Thursday, June 16, 2011

What Playoff Hockey Can Teach Us About Writing

I only watch playoff hockey. There is something about the urgency and do or die attitude that makes me watch what would otherwise be just another game.

The last game of the NHL playoffs was held last night in Vancouver – game seven of a best of seven series – so it was definitely do or die.

I rooted for the Vancouver Canucks, my husband for the Boston Bruins – he also only watches playoff hockey. The Bruins lost the first two games of the series, so it looked like Vancouver would have an fairly easy run for the Stanley Cup, but it wasn’t meant to be. The Bruins were the victors in the end. I lost the bet and I am relegated to do all the cleaning and cooking for the rest of the month – oh, wait! I already do that. LOL!

I envy the way the Bruins persevered – they kept going even though after the first two games they were behind. One would really have to wrap their hear around moving forward and not looking back in that situation.

I think the same thing applies to writing. What can we learn from our mistakes? How can we make our next attempt better? I am someone who tends to dwell on failures, even though I know it’s not good for me or my writing.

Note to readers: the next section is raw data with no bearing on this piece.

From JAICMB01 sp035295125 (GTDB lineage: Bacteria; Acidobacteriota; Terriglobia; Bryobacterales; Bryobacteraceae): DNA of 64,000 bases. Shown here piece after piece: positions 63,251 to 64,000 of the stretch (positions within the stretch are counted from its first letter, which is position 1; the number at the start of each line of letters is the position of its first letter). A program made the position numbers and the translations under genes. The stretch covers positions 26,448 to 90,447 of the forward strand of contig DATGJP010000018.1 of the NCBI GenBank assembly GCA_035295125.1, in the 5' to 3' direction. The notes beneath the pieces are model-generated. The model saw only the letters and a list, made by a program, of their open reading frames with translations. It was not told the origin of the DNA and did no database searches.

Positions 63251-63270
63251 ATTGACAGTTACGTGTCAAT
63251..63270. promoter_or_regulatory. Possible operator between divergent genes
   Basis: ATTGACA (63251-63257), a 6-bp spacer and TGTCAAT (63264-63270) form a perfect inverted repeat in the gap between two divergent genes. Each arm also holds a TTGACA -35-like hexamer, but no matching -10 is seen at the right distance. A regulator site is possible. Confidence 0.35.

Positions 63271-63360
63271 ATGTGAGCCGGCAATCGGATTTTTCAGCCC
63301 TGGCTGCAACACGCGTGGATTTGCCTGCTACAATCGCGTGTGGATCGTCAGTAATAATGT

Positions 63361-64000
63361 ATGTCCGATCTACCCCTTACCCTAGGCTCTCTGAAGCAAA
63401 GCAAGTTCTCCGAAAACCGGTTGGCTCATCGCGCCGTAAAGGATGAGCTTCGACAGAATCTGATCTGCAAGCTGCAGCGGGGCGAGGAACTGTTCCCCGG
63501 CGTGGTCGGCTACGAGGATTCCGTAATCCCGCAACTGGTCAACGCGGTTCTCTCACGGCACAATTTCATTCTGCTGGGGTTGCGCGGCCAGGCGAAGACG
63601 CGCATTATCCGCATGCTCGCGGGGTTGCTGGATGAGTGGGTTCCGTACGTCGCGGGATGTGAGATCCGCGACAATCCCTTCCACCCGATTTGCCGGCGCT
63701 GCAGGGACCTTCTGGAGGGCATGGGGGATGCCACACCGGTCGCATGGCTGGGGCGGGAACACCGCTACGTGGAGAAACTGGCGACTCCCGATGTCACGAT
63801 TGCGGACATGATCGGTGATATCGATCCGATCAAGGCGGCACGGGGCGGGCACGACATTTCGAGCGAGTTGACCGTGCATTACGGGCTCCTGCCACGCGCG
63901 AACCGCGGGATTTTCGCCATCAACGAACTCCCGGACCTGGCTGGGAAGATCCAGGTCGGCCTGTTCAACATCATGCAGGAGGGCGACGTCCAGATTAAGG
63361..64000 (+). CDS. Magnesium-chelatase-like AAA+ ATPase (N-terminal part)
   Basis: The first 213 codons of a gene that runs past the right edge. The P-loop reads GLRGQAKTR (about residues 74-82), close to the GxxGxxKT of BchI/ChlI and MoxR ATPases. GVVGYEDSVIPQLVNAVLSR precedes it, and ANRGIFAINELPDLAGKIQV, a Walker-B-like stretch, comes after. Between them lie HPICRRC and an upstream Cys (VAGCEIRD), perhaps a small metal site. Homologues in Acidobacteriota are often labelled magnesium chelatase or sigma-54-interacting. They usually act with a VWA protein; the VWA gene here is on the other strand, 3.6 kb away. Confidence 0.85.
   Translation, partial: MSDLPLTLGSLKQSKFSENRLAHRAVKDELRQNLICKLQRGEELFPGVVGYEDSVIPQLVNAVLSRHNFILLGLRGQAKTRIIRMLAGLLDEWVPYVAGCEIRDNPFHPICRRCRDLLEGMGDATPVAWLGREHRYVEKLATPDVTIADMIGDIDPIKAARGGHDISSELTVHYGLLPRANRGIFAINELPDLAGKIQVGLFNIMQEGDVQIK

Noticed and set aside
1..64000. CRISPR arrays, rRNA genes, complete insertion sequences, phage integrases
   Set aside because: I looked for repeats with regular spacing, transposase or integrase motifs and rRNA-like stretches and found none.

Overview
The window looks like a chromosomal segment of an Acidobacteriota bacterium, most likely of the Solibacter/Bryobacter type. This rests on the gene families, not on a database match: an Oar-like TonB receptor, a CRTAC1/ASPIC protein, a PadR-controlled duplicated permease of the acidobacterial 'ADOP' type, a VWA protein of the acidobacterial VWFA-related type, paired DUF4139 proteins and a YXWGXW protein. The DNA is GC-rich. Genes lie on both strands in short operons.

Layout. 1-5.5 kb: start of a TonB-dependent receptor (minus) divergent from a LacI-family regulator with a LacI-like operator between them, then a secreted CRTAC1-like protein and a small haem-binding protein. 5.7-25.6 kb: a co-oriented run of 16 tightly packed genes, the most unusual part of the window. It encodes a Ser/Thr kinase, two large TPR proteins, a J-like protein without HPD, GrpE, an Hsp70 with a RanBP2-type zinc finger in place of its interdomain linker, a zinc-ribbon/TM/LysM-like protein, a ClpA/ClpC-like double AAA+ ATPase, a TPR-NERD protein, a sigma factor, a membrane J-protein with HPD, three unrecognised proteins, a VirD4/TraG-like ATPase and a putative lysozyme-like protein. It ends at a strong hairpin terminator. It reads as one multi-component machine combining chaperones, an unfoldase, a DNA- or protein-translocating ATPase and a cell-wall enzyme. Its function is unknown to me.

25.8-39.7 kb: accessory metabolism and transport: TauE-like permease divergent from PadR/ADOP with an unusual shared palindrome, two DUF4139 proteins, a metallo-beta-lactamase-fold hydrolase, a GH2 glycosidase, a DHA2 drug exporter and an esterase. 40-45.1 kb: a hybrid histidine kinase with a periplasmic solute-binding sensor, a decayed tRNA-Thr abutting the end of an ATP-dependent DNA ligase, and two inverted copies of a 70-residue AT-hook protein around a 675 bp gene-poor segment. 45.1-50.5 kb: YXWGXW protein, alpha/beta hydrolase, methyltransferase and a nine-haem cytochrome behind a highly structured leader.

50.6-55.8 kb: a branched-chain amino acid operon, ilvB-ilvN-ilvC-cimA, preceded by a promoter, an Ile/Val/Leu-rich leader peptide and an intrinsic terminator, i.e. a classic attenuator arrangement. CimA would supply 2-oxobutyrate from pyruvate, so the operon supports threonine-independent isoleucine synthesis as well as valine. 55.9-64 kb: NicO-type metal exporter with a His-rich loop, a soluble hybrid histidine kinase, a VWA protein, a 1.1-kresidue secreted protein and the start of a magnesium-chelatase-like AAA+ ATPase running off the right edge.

To be able to get past the mistakes, the setbacks, the disappointments is something that I strive for, that I want to be able to do without fail. My skin is getting thicker, but it still has some weak points. I want to be able to learn from my mistakes but look forward rather than back.

I look at my path to getting published like training for a marathon. I have to start walking before I run. There is a also a long road before I reach the finish line. In hockey, the teams have to play a lot of games before they can raise the Stanley Cup.

Eventually, I will get there, but I know it will take a lot of steps in the right direction.


Rosi said...

You caught my attention with your headline. I watch hockey every chance I get. And baseball. The rest of sports is just a blur. Sports are central to many of my stories, so I look at the time spent watching my sports as research. ;-) Being a Sharks fan, as much as I would have loved to see Manny Malhotra lift the cup, it was great to see Mark Recchi, at age 43 and a perfect gentleman, have that honor. If you want to see the other end (the most amateur end) check out my latest blog post. You'll get a kick out of it.

Stacie VanE said...

Glad to see you are a hard core sports fan!

KendallGrey said...

It's hard not to dwell on the negative. I do that too. Someone can say 9 positive things and one sort of negative one, and that's all I hear. But you're right. It's all about the training. There are always challenges, but they make us stronger. Good luck with your writing!

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